News

Tivantinib plus erlotinib may benefit high MET expression non–small cell lung cancers


 

AT THE EUROPEAN CANCER CONGRESS 2013

AMSTERDAM – A subset of patients with inoperable, locally advanced, or metastatic, nonsquamous non–small cell lung cancer, and high MET expression appear to benefit from a combination of tivantinib and erlotinib, according to research presented at the multidisciplinary European cancer congresses.

"Tivantinib did improve overall survival in the subgroup of tumors with high MET expression suggesting the potential for efficacy in a biomarker-selected population," said Dr. Giorgio Scagliotti of the University of Turin, San Luigi Hospital, Italy, who presented the findings.

Another trial would be needed to confirm the finding, which was the result of an exploratory analysis. The overall findings were negative in the interim results of the phase III MARQUEE (MET Inhibitor ARQ 197 plus Erlotinib vs. Erlotinib plus Placebo in NSCLC) trial. Those results were first revealed in October 2012 and prompted the study’s sponsors, ArQule and Daiichi Sankyo, to halt the trial after its independent data monitoring committee noted that the primary endpoint would not be met with further follow-up.

Sara Freeman/IMNG Medical Media

Dr. Giorgio Scagliotti

Overall survival according to MET expression could be determined in 445 patients in the trial, with 211 (47%) exhibiting high expression and 234 (53%) exhibiting low expression. In the subgroup with high expression of MET, median overall survival was 9.3 months with tivantinib plus erlotinib (n = 104) and 5.9 months with placebo plus erlotinib (n = 107). The hazard ratio (HR) of 0.70 (P = .03) for this difference was clearly in favor of the combination treatment. Progression-free survival in this subgroup of patients was 3.6 months and 1.6 months (HR, 0.7; P = .014), respectively, with overall response rate (ORR) of 10.6% vs. 6.5%.

In the MET low expression subgroup, overall survival was not significantly different comparing the combination approach (n = 107) with erlotinib alone (n = 127), at a median of 8.5 months vs. 7.7 months (HR, 0.90; P = .53). Progression-free survival (3.7 vs. 1.9 months; HR, 0.66; P = .006) and ORR (11.2% vs. 5.2%) were improved, however.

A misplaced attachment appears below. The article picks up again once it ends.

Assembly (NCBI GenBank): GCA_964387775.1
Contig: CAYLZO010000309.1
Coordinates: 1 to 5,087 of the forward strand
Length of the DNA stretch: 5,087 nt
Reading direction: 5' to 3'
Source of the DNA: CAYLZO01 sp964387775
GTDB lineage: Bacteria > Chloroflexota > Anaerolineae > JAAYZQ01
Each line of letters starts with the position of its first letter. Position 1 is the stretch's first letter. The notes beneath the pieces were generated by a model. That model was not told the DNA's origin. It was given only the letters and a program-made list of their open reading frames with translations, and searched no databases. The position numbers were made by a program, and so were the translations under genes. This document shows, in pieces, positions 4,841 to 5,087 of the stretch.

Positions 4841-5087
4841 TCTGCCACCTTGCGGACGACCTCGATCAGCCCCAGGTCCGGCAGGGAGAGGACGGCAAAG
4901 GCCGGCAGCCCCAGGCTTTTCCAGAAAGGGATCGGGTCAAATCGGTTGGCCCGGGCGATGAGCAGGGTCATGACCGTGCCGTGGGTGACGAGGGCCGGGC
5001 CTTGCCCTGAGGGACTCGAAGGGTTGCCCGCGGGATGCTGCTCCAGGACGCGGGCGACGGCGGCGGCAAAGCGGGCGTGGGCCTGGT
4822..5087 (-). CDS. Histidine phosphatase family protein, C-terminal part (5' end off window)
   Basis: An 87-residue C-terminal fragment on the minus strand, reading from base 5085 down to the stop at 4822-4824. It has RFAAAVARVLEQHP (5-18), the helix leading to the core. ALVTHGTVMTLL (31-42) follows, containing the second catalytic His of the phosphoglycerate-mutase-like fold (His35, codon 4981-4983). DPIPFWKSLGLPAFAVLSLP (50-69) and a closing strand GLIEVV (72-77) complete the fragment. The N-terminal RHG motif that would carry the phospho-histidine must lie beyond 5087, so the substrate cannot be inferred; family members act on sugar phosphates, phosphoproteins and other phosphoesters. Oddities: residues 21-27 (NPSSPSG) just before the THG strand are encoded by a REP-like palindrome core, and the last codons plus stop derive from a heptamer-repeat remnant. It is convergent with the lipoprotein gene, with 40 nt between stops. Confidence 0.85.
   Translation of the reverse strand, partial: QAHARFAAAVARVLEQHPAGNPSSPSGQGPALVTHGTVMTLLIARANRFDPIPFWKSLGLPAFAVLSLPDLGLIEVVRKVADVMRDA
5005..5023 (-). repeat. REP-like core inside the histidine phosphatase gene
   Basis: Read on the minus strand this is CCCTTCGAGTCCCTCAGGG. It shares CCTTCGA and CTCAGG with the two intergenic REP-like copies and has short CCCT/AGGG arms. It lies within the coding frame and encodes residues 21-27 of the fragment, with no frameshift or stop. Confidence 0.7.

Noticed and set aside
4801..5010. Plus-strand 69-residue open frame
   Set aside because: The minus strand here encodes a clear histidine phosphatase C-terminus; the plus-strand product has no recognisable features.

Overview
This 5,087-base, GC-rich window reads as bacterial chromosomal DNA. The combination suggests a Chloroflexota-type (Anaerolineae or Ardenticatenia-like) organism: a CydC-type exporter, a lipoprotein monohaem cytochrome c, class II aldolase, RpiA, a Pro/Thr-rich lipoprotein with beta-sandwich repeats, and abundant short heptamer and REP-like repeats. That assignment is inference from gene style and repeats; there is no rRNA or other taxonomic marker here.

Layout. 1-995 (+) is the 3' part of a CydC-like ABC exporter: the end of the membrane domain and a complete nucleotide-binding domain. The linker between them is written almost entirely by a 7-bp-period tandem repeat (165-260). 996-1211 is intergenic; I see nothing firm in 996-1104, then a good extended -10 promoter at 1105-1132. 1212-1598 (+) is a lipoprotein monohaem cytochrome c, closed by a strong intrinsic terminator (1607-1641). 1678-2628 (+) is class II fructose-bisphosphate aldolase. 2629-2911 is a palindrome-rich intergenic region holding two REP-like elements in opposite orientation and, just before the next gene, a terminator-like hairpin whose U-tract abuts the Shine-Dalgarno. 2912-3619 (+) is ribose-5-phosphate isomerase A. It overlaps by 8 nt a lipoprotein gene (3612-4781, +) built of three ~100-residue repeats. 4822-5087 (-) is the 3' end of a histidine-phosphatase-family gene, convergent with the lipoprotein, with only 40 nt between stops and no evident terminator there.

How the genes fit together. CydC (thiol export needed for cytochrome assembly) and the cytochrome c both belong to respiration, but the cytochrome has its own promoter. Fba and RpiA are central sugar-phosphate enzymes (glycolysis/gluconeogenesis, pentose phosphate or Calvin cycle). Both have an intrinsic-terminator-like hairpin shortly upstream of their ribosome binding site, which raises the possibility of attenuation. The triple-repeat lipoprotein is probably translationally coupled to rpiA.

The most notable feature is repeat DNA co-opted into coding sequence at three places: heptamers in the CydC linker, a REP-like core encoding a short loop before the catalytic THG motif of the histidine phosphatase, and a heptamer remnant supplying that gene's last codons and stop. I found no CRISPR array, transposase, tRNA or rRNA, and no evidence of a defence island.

Based on data from the entire MARQUEE study group, the dual treatment was associated with a nonsignificant difference in median overall survival of 8.5 months vs. 7.8 months vs. erlotinib alone (HR, 0.98; P = .81).

Progression-free survival was improved, however, at a median of 3.6 vs. 1.9 months (HR, 0.7; P less than .001), respectively. There was also a higher ORR in patients given the dual therapy (10.3% vs. 6.5%; P less than .05).

The rationale for using tivantinib in combination with erlotinib is that the addition of the MET inhibitor might help to overcome the known resistance to drugs that target the epidermal growth factor receptor (EGFR). Dr. Scagliotti noted that in a prior phase II study (J. Clin. Oncol. 2011;29:3307-15), both progression-free and overall survivals were improved by the dual therapy vs. erlotinib alone in patients with nonsquamous histology, a population enriched for MET overexpression.

A total of 1,048 patients with inoperable, locally advanced or metastatic nonsquamous non–small cell lung cancer were recruited. Patients had been previously treated with one or two lines of systemic therapy, including a platinum doublet, but had not received any prior EGFR-targeting treatment. After stratification by the number of prior therapies, sex, smoking history, as well as EGFR and KRAS mutation status, patients were randomized to treatment with tivantinib at a dose of 360 mg twice daily or matching placebo in addition to erlotinib at a dose of 150 mg once daily. Patients were treated until disease progression (Clin. Lung Cancer 2012;13:391-5).

The most common grade 3 or higher side effect seen with the combination treatment arm was neutropenia, affecting 10% of patients (n = 520). The rate of neutropenia in the patients who received placebo plus erlotinib was 1% (n = 517). Other notable side effects that were higher in the combination vs. control arm were fatigue, occurring in 9% and 7.9% of patients, respectively; and anemia (6.5% vs. 2.9%). Conversely there were lower rates of rash (1.9% vs. 3.9%), nausea (0.8% vs. 1.7%), and diarrhea (2.5% vs. 3.7%).

Next Article: